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This article reviews and compares four commonly used approaches to assess patient responsiveness with a treatment or therapy (return to normal (RTN), minimal important difference (MID), minimal clinically important improvement (MCII), OMERACT-OARSI [Outcome Measures in Rheumatology-Osteoarthris Reseach Society International] (OO)) and demonstrates how each of the methods can be formulated in a multilevel modelling (MLM) framework.Cohort study.A cohort of patients undergoing total hip and knee replacement were recruited from a single UK National Health Service hospital.400 patients from the Arthroplasty Pain Experience cohort study undergoing total hip (n=210) and knee (n=190) replacement who completed the Intermittent and Constant Osteoarthritis Pain questionnaire prior to surgery and then at 3, 6 and 12 months after surgery.The primary outcome was defined as a response to treatment following total hip or knee replacement. We compared baseline scores, change scores and proportion of individuals defined as 'responders' using traditional and MLM approaches with patient responsiveness.Using existing approaches, baseline and change scores are underestimated, and the variance of baseline and change scores overestimated in comparison with MLM approaches. MLM increases the proportion of individuals defined as responding in RTN, MID and OO criteria compared with existing approaches. Using MLM with the MCII criteria reduces the number of individuals identified as responders.MLM improves the estimation of the SD of baseline and change scores by explicitly incorporating measurement error into the model and avoiding regression to the mean when making individual predictions. Using refined definitions of responsiveness may lead to a reduction in misclassification when attempting to predict who does and does not respond to an intervention and clarifies the similarities between existing methods.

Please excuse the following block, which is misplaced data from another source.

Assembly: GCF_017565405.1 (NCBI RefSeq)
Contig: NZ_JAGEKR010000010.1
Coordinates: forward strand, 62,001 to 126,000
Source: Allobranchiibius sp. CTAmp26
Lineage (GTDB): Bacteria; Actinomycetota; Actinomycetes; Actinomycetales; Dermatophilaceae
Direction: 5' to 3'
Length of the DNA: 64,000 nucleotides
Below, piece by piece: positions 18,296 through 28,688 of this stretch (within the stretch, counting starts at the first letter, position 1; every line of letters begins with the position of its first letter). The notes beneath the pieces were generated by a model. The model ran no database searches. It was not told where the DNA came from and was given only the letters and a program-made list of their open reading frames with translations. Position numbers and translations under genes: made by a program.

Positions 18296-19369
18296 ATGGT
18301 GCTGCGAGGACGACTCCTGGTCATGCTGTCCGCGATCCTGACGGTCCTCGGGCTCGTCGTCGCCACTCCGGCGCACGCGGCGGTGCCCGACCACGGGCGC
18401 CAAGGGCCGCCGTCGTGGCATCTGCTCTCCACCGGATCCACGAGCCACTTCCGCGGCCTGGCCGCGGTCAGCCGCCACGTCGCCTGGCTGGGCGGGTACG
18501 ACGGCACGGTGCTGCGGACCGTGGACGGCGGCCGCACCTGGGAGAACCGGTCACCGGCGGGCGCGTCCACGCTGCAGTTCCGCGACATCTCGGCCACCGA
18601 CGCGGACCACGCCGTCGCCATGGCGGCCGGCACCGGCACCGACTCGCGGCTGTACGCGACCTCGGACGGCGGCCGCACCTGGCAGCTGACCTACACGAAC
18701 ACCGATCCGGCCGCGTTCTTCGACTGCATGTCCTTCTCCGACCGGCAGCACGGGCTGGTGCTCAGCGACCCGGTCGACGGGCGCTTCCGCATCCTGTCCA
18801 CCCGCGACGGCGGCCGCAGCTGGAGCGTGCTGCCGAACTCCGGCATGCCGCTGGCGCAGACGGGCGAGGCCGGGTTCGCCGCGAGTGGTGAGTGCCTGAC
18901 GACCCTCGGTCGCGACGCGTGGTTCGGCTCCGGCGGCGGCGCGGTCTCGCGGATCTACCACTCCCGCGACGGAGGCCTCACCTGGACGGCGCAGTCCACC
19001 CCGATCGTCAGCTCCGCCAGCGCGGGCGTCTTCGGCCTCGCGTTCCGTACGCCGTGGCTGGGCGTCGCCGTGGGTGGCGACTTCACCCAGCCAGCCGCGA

Original publication

DOI

10.1136/bmjopen-2016-014041

Type

Journal article

Journal

BMJ open

Publication Date

21/07/2017

Volume

7

Addresses

School of Social and Community Medicine, University of Bristol, Bristol, UK.